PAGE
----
I spent my early years in Memphis where we didn’t have fresh shrimp, crabs or oysters. That is why I loved nothing better than visiting my grandmother, who lived 20 miles from New Orleans.
One night at her house we went to bed, leaving a basket of live crabs in the kitchen to cook the next day. (Friends often presented my grandmother with fish and shellfish fresh out of the water.) During the night, I wandered into the kitchen for a drink of water and found wall-to-wall crabs crawling over the linoleum floor. I ran screaming through the house until everyone was awake and grabbing at crabs before they could sidestep into the living room and all of the bedrooms. My young heart beat fast, but the next day brought the reward of delicious boiled crabs.
Fish fries are another memory. An uncle would drive to Manchac to buy fresh fish to sizzle in big iron skillets outdoors. On occasion, we all drove to Middendorf’s for dinner, which started with piles of boiled crabs and ended with fried catfish or shrimp. Today, I’m still driving there every chance I get.
Ah, the good old days. Now we fear the loss of these precious commodities in the 21st century. But we’ve all got our fingers crossed because no one can imagine New Orleans without fresh fish and shellfish, and hopefully we’ll never have to.
Just in case we have to reduce our intake of the water’s jewels temporarily, let me tell you what we ate in Memphis.
When I returned home from Louisiana, we resorted to canned seafood – tuna salad sandwiches and salmon croquettes. One of my favorite meals was salmon croquettes, macaroni and cheese and English peas. I must admit I still love these dishes and frequently prepare them as comfort food.
Despite the greatest environmental disaster in the nation’s history, I predict the raw determination of Louisiana fishers and all those involved in the industry will have us back in record time. We heard doomsday opinions following Hurricane Katrina, and we’re hearing them now. But in the hearts of many Louisianians is the desire to bring back our natural resources no matter how hard the fight.
As long as I’m going on about comfort foods, let me throw in one that isn’t seafood but still a great summer indulgence – pimento cheese. It is better known in the Deep South than it is in New Orleans, but you can get a bunch of southerners together and they’ll argue about how to make pimento cheese. Onions or not. Mild or sharp cheese. Sugar?
I am a purist when it comes to pimento cheese: Sharp cheddar, pimentos and mayo. Spread it on some fresh Bunny bread and you’ve got a lunch to remember.
The best thing about these recipes is that they’re easy and can be made in minutes.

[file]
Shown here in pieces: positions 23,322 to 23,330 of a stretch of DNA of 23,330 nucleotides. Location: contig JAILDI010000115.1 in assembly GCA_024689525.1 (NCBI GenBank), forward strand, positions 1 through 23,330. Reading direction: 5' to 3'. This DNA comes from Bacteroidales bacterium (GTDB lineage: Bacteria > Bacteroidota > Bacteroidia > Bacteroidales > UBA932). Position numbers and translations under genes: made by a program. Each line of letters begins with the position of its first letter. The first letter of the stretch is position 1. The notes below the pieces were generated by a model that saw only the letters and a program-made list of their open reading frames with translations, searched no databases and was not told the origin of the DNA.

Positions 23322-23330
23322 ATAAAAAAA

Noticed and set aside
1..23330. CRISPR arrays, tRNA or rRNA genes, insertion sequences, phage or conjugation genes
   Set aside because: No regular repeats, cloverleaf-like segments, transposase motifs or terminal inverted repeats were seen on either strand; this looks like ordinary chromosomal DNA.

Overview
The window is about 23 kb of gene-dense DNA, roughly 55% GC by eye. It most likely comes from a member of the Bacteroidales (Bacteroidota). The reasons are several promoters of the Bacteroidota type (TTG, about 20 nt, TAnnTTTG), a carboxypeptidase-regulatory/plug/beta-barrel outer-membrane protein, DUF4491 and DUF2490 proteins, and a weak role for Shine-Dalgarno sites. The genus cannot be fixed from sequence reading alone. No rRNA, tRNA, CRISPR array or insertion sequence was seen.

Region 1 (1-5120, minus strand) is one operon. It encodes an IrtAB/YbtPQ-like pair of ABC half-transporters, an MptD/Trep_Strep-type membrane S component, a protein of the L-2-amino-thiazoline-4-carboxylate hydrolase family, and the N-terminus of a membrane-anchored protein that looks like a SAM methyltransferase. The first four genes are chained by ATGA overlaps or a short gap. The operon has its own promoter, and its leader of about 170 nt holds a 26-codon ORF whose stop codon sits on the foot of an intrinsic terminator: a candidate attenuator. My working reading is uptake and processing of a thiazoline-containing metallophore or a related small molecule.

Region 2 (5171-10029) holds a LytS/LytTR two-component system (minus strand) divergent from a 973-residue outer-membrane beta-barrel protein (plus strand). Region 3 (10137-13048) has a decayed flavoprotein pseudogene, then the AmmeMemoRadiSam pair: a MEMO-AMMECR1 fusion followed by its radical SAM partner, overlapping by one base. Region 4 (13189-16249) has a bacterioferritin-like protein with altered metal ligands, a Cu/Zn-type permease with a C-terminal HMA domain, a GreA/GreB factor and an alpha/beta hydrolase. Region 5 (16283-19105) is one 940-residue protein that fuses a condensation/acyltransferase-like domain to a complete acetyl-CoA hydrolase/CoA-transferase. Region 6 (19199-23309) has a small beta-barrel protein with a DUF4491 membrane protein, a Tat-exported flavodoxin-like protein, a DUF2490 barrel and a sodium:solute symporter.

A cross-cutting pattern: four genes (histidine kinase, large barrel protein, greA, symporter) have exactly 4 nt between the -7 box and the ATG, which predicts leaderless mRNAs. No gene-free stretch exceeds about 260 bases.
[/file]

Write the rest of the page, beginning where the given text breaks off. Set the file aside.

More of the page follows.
2 5-ounce cans tuna, light
or white, in water or oil
3 Tablespoons finely
1 stalk celery, finely
2 eggs, boiled and chopped
1 small or medium dill
2 Tablespoons mayonnaise
or more to your liking
Salt, pepper and Creole
seasoning to taste
Drain tuna and place in a medium bowl. Use a fork to break into small pieces. Add all other ingredients and mix well. Taste before adding salt as canned tuna is salty. Mayonnaise can be adjusted to your taste.
Serve as a salad on lettuce leaves, or spread liberally on bread or toast, preferably dressed with lettuce and sliced tomatoes.
Serves about 4 as salad or sandwiches.
4 slices white bread, torn or
cut into pieces
1 14.75-ounce can pink or
3 Tablespoons grated onion
24 Saltine crackers, rolled
Vegetable oil for frying
In a medium bowl, beat eggs, add bread and soak for a few minutes. Drain and stir in salmon, breaking into small pieces. Add onions and mix well. Place cracker crumbs in a small bowl.
Heat enough oil to cover the surface of a large skillet, about 1/8 inch deep. Croquettes will brown quickly so oil shouldn’t be too hot.
When oil is medium hot, measure 3/4-cup salmon mixture to form into patties. Roll gently in cracker crumbs. Place in skillet and turn when croquettes begin to brown. Turn several times while cooking. They should be done in about 10 minutes. Take up on paper towels. Depending on size of skillet, croquettes may have to be fried in batches. Add oil as needed.
Croquettes can be served by themselves, or with tartar sauce or ketchup.
Makes 8 croquettes.
10 ounces sharp cheddar
2 Tablespoons mayonnaise
or more to your liking
1 2-ounce jar pimentos
Grate cheese on large side of grater and let it sit until room temperature. Cream cheese in electric mixer. Add mayonnaise and mix well in mixer until smooth. Drain pimentos and chop. Mix by hand into cheese.
Spread liberally onto soft bread to make sandwiches. It is also delicious on crackers.
Makes about 1 1/2 cups.